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Mapping intertidal topographic changes in a highly turbid estuary using dense Sentinel-2 time series with deep learning

Research output: Contribution to Journal/MagazineJournal articlepeer-review

<mark>Journal publication date</mark>30/11/2023
<mark>Journal</mark>ISPRS Journal of Photogrammetry and Remote Sensing
Number of pages16
Pages (from-to)1-16
Publication StatusPublished
Early online date1/10/23
<mark>Original language</mark>English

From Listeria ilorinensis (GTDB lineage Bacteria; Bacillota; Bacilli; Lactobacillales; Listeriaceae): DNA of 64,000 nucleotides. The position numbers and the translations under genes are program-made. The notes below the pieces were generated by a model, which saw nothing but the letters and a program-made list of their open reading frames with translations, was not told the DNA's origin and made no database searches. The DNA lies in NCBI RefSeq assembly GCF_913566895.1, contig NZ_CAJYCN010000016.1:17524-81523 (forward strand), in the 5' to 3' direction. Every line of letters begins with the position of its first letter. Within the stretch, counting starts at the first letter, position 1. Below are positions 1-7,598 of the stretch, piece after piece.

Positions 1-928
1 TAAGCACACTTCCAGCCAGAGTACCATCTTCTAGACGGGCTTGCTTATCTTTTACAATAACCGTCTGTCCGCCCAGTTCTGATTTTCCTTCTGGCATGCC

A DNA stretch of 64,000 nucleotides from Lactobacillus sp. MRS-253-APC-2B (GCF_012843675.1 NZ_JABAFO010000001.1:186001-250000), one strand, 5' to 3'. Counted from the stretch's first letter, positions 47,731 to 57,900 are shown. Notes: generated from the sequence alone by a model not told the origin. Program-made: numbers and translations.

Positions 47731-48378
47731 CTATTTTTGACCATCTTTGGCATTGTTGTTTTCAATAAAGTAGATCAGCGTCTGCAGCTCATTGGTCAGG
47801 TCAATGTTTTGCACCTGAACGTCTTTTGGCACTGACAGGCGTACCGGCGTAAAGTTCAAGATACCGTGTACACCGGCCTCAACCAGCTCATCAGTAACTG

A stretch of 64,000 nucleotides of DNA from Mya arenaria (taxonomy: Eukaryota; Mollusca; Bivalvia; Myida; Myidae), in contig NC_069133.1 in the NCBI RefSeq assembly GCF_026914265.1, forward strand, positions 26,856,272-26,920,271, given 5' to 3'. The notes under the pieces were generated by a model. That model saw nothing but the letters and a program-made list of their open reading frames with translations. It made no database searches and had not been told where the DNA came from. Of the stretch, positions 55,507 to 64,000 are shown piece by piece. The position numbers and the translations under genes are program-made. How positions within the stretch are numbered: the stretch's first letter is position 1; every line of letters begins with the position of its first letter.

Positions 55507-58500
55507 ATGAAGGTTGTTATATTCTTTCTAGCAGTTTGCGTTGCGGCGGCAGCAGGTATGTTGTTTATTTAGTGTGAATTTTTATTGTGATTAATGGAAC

Intertidal mudflats are an important component of the coastal geomorphological system at the interface between ocean and land. Accurate and up-to-date mapping of intertidal topography at high spatial resolution, and tracking of its changes over time, are essential for coastal habitat protection, sustainable management and vulnerability analysis. Compared with ground-based or airborne terrain mapping, the satellite-based waterline method is more cost-effective for constructing large-scale intertidal topography. However, the accuracy of the waterline method is affected by the extraction of waterlines and the calibration of waterline height. The blurred boundary between turbid water and mudflats in the tide-dominated estuary brings enormous challenges in accurate waterline extraction, and the errors in estuarine water level simulations prevent the direct calibration of waterline heights. To address these issues, this paper developed a novel deep learning method using a parallel self-attention mechanism and boundary-focused hybrid loss to extract turbid estuarine waterlines accurately from dense Sentinel-2 time series. UAV photogrammetric surveys were employed to calibrate waterline heights rather than the simulated water levels, such that the error propagation is constrained effectively. Annual intertidal topographic maps of the Yangtze estuary in China were generated from 2020 to 2022 using the optimized waterline method. Experimental results demonstrate that the proposed deep learning method could achieve excellent performance in land and water segmentation in time-varying tidal environments, with better generalization capability compared with benchmark U-Net, U-Net++ and U-Net+++ models. The comparison between the generated topography and UAV photogrammetric observations resulted in an RMSE of 13 cm, indicating the effectiveness of the optimized waterline method in monitoring morphological changes in estuarine mudflats. The generated topographic maps successfully identified hotspots of mudflat erosion and deposition. Specifically, the mudflats connected to the land predominantly experienced deposition of 10–20 cm over the two-year period, whereas the offshore sandbars exhibited instability and significant erosion of 20–60 cm during the same period. These topographic maps serve as valuable datasets for providing scientific baseline information to support coastal management decisions.